The other two conditions which Clinton has listed were the limiting of drill wells’ emissions of methane and giving local and state authorities the option to force out drilling companies. Her advocacy for shale gas business, albeit with certain conditions, was to corner coal miners and companies, primarily to show her concerns to the climate.
Sanders, on the other hand has taken a more aggressive stand on energy efficiency and sustainable energy, through the larger usage of clean energy such as wind and solar. With such a goal he was seen on the same page as with that of the environmentalist and the common folk, who were extremely upset not with the emissions generated from the fracking of the shale but with the of groundwater pollution.
His clean energy target sought to reduce carbon emissions by 40 per cent by 2030 and more than 80 per cent by 2050, by imposition of carbon tax, repealing fossil fuel subsidies and bringing massive investments in clean energy source such as solar and wind. He also went ahead to put a moratorium on nuclear power plant license renewals in the U.S., which shown his clear strategy to put the U.S. on to clean energy path.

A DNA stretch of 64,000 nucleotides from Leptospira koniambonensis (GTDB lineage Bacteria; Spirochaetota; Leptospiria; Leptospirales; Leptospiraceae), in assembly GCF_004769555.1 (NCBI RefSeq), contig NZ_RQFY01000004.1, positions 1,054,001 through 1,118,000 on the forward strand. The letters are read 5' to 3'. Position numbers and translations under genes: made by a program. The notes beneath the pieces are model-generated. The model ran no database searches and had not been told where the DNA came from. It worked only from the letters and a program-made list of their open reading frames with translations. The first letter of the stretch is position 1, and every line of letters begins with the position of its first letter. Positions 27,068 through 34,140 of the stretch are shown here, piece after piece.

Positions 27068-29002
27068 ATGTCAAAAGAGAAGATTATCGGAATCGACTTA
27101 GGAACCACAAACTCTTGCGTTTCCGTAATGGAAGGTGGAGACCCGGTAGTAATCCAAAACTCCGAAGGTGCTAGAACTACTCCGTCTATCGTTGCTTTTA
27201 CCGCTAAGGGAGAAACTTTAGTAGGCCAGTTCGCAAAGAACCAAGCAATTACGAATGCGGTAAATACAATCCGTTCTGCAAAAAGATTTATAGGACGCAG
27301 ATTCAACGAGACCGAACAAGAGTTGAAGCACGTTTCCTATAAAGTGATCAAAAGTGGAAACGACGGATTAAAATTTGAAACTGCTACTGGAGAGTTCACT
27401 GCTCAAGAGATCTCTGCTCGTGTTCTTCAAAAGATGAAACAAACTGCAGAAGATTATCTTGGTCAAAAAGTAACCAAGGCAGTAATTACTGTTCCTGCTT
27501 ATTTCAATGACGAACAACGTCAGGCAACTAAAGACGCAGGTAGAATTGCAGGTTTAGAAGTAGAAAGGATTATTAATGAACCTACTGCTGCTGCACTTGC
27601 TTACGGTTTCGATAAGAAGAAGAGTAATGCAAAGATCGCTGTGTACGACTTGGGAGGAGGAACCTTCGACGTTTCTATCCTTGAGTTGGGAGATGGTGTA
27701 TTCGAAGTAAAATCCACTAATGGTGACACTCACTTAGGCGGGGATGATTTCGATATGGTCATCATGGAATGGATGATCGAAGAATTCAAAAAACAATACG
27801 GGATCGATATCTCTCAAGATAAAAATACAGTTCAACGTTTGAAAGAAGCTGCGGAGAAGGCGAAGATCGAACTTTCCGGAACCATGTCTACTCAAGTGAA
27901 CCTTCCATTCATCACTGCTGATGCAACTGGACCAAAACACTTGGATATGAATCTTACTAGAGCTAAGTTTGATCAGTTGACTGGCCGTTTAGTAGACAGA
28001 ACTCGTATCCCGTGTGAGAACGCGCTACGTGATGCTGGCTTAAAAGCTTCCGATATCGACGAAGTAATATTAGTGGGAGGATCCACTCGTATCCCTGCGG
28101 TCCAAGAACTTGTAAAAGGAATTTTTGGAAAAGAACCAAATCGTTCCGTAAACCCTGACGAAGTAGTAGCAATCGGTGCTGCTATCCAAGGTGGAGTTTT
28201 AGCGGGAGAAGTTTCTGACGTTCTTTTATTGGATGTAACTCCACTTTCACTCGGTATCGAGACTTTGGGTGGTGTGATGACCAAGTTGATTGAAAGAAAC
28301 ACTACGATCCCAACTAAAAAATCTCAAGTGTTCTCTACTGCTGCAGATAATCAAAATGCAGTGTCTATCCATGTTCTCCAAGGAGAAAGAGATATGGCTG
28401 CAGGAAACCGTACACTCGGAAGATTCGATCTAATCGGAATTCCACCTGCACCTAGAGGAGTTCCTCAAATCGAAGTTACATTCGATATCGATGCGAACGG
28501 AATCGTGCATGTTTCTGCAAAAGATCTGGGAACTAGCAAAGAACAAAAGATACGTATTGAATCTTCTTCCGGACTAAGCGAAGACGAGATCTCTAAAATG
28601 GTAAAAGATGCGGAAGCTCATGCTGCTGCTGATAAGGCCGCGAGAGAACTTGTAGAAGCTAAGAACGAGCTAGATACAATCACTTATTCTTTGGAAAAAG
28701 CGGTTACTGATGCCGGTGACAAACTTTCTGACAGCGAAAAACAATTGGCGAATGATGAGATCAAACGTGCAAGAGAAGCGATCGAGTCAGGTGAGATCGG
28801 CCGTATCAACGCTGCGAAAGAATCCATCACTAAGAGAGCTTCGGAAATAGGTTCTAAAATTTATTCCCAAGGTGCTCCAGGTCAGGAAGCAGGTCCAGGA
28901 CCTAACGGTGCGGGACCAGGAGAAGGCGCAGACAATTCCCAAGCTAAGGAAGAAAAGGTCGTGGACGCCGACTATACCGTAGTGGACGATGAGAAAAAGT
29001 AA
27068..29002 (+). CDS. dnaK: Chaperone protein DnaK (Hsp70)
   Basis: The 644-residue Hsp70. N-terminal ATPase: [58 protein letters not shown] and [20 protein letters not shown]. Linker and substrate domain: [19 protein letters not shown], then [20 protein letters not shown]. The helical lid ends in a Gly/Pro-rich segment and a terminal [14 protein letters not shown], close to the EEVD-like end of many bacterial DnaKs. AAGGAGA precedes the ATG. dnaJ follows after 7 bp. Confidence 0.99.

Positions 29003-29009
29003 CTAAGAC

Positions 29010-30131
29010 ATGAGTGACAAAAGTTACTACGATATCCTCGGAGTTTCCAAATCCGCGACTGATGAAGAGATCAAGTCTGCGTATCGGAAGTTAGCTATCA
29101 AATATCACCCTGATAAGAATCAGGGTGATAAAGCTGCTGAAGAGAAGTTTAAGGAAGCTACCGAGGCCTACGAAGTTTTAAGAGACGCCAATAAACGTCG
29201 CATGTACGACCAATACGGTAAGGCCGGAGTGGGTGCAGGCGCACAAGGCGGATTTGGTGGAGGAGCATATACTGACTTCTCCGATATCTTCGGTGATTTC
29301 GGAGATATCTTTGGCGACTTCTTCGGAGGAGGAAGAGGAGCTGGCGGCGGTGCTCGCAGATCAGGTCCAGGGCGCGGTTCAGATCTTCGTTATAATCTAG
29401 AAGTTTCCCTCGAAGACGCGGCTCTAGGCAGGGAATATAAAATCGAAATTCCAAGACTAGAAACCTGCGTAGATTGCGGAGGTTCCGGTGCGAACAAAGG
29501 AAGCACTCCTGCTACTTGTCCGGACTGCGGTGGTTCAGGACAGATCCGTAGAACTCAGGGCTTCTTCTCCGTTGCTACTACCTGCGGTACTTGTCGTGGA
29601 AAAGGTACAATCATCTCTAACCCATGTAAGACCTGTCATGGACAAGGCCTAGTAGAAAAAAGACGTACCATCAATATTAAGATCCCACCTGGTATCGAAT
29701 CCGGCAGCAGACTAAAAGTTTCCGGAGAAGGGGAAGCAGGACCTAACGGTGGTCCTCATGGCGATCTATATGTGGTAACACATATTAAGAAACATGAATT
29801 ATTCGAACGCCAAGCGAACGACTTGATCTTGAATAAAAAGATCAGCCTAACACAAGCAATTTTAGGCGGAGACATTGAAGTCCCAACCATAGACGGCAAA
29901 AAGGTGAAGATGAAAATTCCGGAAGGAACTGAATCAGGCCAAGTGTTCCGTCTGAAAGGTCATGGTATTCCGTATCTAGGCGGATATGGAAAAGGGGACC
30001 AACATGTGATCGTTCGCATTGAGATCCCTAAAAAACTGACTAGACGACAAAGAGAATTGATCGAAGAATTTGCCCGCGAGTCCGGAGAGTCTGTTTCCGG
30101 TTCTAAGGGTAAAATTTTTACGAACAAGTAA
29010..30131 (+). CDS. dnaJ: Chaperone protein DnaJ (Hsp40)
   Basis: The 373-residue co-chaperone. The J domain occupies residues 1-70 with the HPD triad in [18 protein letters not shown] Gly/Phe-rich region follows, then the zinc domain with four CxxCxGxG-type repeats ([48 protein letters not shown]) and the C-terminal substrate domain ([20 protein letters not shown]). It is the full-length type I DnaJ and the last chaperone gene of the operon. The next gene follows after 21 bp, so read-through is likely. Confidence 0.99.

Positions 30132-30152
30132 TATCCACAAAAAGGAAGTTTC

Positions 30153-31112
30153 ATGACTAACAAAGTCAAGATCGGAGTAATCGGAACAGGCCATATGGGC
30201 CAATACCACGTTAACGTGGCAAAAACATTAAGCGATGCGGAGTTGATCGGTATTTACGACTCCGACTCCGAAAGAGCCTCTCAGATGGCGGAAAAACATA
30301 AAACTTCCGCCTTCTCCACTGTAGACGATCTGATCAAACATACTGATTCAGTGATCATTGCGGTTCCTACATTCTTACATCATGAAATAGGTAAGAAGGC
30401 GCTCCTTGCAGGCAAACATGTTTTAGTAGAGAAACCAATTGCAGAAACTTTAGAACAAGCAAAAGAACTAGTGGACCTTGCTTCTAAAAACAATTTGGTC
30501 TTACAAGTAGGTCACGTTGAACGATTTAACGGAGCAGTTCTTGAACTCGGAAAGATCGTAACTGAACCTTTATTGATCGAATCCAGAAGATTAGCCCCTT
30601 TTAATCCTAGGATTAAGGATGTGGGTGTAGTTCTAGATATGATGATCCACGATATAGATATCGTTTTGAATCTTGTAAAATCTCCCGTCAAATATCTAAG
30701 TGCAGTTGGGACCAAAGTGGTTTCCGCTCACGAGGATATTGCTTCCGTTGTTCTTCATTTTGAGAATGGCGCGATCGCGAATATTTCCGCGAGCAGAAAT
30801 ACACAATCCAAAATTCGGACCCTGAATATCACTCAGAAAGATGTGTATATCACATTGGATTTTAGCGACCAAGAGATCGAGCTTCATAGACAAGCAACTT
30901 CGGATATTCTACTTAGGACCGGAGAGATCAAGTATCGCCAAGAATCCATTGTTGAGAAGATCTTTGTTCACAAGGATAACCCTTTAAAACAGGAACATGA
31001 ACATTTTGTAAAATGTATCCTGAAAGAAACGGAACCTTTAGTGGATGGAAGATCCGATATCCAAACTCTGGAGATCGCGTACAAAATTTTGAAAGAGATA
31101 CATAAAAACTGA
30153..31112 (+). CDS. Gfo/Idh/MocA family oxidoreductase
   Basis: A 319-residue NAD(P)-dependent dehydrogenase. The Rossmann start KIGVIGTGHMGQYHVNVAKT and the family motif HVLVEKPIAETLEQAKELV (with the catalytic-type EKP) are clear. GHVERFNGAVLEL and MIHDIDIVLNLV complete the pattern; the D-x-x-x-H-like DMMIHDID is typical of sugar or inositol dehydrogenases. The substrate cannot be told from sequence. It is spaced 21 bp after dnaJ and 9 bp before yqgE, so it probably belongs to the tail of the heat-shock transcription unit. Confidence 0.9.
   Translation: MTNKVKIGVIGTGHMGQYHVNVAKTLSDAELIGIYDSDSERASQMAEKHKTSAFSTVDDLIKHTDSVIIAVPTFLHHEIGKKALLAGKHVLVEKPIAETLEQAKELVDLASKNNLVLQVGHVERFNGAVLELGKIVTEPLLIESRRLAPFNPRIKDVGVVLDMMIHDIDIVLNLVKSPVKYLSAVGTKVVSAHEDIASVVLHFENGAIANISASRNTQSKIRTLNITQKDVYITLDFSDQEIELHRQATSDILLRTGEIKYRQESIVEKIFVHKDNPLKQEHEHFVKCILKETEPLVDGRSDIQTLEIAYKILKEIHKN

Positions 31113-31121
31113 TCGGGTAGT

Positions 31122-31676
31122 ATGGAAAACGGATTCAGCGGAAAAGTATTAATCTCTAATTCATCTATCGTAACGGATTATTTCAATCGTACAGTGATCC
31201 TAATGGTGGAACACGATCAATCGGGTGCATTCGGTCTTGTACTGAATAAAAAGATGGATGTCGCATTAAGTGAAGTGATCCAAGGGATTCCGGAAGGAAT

So given stands on futuristic energy policy goals of the U.S., Clinton seems to be more pragmatic, as banning world’s largest shale gas industry, which managed to hold its position even during the low oil price regime and brought natural gas revolution in the U.S. could risks its energy dependence towards the Gulf. Such an attempt would also be a dampener to other countries, such as China and India which have, with the help of the U.S. support, started to get inclined to shale gas, considering natural gas as a bridge fuel towards renewable energy.
While no politician can afford to ignore environmental issues, both Sanders and Clinton will realize that ‘fracking’ is important not just for meeting US’ energy interests, but its foreign policy as well.
*Manish Vaid is a Junior Fellow with the Observer Research Foundation having research interest in the energy policies and geopolitics.Tridivesh Singh Maini is a Senior Research Associate with The Jindal School of International Affairs, OP Jindal Global University, Sonipat. They can be reached at: [email protected]